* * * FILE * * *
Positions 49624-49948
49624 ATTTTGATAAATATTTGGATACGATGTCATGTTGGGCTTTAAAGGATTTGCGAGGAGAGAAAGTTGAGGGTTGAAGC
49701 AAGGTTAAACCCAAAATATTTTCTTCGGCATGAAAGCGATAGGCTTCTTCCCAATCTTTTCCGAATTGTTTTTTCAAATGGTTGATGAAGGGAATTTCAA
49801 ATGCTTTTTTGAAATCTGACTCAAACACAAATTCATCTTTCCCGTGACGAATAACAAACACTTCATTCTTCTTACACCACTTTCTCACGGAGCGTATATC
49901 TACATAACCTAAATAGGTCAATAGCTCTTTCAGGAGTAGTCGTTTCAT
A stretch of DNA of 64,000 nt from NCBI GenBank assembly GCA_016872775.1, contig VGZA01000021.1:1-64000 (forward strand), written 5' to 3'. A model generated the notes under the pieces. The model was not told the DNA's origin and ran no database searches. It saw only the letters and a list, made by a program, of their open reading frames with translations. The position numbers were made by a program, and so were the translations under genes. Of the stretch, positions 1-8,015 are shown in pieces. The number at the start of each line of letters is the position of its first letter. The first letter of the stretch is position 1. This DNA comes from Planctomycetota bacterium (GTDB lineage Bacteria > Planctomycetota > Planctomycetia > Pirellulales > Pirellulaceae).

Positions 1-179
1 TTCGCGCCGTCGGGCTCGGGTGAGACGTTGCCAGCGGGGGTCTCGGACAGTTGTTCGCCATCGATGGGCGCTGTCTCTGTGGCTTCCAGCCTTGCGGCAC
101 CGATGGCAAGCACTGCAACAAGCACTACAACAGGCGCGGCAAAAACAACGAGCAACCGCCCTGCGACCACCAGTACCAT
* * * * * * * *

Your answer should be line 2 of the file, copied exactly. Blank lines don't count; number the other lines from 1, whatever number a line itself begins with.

49624 ATTTTGATAAATATTTGGATACGATGTCATGTTGGGCTTTAAAGGATTTGCGAGGAGAGAAAGTTGAGGGTTGAAGC